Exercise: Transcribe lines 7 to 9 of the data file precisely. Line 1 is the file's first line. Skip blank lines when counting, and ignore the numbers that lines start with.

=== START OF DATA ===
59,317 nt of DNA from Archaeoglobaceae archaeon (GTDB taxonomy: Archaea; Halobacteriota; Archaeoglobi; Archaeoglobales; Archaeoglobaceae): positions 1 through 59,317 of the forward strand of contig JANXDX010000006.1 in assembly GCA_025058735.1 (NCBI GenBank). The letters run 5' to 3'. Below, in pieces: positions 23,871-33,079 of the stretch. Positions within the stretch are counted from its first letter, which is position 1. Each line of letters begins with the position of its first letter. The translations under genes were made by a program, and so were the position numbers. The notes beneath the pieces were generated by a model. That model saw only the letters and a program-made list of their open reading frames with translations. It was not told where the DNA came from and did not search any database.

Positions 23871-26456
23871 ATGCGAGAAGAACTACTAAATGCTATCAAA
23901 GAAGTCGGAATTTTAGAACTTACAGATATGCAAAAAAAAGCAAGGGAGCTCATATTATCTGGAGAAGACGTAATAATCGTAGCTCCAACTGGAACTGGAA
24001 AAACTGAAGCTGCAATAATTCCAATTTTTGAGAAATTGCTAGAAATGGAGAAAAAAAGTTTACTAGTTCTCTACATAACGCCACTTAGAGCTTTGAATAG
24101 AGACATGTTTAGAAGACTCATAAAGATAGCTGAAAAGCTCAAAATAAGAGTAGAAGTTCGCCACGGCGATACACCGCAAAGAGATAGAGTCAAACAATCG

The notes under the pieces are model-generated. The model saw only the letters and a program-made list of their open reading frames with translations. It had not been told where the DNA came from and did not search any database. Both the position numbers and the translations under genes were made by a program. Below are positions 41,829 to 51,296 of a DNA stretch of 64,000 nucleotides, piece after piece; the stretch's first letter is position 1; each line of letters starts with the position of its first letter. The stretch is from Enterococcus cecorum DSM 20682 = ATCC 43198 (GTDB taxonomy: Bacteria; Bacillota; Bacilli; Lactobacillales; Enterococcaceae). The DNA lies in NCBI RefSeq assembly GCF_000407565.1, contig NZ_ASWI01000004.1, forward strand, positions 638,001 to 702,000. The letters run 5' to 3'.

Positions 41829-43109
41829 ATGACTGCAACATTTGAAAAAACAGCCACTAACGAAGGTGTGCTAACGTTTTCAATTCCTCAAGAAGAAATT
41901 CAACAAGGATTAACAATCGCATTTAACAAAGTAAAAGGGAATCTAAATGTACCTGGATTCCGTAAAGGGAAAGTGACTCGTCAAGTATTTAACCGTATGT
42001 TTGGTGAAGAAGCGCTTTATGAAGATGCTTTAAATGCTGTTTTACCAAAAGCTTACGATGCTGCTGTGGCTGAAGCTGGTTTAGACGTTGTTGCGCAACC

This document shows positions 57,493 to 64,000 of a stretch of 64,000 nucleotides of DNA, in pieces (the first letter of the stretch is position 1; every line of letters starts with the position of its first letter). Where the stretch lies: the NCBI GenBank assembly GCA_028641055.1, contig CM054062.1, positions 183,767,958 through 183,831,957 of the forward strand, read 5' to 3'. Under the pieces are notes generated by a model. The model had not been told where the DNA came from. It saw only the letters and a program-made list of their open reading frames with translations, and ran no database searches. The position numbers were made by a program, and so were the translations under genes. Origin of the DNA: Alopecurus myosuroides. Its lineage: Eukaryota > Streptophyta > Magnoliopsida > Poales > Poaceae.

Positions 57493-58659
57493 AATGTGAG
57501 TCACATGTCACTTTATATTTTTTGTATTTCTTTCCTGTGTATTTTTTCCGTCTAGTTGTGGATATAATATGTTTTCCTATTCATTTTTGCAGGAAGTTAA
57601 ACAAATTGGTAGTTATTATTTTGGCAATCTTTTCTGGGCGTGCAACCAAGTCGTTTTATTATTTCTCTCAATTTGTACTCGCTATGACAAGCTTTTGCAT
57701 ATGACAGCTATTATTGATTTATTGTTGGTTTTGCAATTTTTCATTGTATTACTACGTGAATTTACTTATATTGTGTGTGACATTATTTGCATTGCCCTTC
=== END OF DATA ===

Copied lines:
The notes under the pieces are model-generated. The model saw only the letters and a program-made list of their open reading frames with translations. It had not been told where the DNA came from and did not search any database. Both the position numbers and the translations under genes were made by a program. Below are positions 41,829 to 51,296 of a DNA stretch of 64,000 nucleotides, piece after piece; the stretch's first letter is position 1; each line of letters starts with the position of its first letter. The stretch is from Enterococcus cecorum DSM 20682 = ATCC 43198 (GTDB taxonomy: Bacteria; Bacillota; Bacilli; Lactobacillales; Enterococcaceae). The DNA lies in NCBI RefSeq assembly GCF_000407565.1, contig NZ_ASWI01000004.1, forward strand, positions 638,001 to 702,000. The letters run 5' to 3'.

Positions 41829-43109
41829 ATGACTGCAACATTTGAAAAAACAGCCACTAACGAAGGTGTGCTAACGTTTTCAATTCCTCAAGAAGAAATT